You don't want to cycle the batteries below 50% very often (ie once a year or so). On the other hand it's hard to get them to charge higher than 80% or so. That means you get to effectively use 30% of the battery capacity, hence you want a bank 3x as big as the daily load with new batteries. The batteries will lose capacity over time, the bank should really be 4x load in anticipation of this. Since you probably won't be getting them up to 100% most of the time you want to do an equalization process once per month. That's a whole 'nother topic.

I would go with 1 large house bank to run all house loads, and second bank with a single battery strictly for engine starting. My logic is that on a cool day when fridge demand is low, or on a regular day when other demands are low the house bank does not get drawn down as much which is better for the batteries, or on really hot days when the fridge demand is high you can choose to conserve other demands and hopefully keep the bank from going below 50%. If you split the batteries into separate banks each bank is more likely to go below 50% more often.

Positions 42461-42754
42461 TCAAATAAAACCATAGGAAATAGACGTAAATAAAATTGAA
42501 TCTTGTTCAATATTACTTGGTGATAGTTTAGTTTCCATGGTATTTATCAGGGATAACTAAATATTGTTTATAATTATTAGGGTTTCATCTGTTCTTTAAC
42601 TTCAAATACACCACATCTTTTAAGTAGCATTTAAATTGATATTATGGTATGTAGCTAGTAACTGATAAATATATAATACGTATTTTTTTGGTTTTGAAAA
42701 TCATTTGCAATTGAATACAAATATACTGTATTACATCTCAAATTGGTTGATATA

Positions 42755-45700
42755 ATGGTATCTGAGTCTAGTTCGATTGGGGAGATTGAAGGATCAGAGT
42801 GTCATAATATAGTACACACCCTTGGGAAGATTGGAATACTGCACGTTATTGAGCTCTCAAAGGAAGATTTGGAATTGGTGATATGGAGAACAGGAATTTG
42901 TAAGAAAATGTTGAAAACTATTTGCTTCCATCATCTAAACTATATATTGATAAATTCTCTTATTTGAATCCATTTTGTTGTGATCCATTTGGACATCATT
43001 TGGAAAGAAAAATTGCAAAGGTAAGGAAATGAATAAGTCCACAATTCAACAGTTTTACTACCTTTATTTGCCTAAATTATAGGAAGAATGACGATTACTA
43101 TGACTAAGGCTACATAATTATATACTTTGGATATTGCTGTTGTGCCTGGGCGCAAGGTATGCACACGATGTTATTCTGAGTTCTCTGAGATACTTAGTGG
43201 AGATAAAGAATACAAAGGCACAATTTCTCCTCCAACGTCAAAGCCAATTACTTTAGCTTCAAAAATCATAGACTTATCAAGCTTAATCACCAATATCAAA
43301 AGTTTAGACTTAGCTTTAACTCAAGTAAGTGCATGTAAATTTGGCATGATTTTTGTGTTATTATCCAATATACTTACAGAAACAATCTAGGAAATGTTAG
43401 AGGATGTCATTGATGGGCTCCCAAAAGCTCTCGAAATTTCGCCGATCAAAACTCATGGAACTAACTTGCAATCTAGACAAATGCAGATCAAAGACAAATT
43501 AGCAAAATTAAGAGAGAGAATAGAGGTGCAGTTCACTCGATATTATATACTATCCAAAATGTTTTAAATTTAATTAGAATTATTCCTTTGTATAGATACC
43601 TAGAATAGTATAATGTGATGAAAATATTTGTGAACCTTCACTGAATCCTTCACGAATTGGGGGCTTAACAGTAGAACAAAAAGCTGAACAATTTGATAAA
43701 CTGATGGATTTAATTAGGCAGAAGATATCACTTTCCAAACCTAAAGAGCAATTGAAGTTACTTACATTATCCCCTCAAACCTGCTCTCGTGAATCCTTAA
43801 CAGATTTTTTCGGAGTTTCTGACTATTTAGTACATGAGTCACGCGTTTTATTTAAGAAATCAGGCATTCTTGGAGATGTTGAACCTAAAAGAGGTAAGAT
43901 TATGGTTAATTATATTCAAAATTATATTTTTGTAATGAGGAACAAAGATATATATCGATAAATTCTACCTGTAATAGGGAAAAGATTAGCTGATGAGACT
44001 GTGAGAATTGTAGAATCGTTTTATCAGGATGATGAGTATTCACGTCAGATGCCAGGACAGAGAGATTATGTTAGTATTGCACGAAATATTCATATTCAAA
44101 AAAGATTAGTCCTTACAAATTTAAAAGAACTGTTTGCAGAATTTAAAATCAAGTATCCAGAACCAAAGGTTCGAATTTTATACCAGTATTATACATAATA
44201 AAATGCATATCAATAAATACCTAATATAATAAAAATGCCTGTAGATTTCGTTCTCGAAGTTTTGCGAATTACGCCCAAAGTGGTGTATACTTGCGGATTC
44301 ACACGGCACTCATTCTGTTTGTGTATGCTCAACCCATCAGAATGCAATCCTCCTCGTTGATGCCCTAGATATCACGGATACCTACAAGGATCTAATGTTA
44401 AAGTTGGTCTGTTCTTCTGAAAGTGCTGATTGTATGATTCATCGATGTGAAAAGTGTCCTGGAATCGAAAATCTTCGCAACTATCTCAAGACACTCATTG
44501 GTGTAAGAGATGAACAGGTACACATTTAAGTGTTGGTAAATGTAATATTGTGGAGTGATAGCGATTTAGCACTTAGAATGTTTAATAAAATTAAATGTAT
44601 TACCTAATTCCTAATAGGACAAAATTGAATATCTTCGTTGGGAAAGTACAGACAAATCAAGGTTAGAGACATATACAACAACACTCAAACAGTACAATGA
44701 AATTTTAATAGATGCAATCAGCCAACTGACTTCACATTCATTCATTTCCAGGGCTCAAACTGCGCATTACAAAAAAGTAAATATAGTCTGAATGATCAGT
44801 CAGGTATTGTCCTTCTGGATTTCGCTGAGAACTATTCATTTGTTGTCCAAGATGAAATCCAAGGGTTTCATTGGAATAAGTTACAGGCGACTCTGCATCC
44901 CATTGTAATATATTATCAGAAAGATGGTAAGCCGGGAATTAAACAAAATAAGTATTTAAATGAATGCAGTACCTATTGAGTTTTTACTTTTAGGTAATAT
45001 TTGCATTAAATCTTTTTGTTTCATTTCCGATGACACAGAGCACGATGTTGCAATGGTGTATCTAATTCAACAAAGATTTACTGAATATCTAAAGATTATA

Optimally the 2 banks would each have their own alternators. The stock alternator and regulator should be fine for the starting battery. I would add a little 5w solar panel to trickle charge this battery constantly.

The house bank optimally would have a large capacity alternator and a smart regulator. I would talk directly with the battery manufacturer about the appropriate charging protocol for their batteries and learn to program the regulator so it follows the correct protocol. The preprogrammed protocol is not necessarily the right one.

The solar panels need a regulator too. There are 2 types:
PWM which costs about $200 and optimizes for longer battery life.
MPPT which costs about $600 and optimizes for more charge put into the batteries for a given amount of solar cells.
The short-term costs seem to be an even tradeoff, less expensive controller but more solar panels needed to put the same amount of energy into the batteries. Then the question becomes which is more of a premium, finding space to mount more panels and using PWM or using the MPPT and replacing your batteries somewhat more often.
Personally I would go with the MPPT.